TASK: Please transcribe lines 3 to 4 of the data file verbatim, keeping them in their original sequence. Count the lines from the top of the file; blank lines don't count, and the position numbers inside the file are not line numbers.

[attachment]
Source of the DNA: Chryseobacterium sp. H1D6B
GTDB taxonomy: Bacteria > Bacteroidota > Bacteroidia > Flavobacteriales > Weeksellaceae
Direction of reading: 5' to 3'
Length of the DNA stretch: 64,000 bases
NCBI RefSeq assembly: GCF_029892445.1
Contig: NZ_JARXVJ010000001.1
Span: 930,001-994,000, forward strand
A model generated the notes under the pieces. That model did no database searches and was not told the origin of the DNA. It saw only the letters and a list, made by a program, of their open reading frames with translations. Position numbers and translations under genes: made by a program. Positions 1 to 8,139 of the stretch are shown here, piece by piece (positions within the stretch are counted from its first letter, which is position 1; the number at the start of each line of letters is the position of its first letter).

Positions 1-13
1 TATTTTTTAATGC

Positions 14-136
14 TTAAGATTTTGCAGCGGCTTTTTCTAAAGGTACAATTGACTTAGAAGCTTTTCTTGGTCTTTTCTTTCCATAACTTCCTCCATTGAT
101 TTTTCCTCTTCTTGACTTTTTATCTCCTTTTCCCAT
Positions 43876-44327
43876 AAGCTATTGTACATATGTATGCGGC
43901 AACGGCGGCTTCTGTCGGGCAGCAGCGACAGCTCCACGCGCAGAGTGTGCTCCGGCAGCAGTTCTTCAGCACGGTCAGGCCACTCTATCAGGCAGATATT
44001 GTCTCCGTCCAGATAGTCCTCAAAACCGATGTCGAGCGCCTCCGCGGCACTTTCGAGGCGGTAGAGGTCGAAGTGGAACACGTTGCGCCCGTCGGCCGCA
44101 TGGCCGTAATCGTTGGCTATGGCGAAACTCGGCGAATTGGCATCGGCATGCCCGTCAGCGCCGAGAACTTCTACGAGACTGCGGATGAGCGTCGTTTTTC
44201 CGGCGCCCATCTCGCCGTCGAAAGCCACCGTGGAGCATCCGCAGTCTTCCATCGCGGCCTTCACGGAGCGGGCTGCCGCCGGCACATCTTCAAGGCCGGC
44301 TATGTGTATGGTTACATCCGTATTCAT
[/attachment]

Direction of reading: 5' to 3'
Length of the DNA stretch: 64,000 bases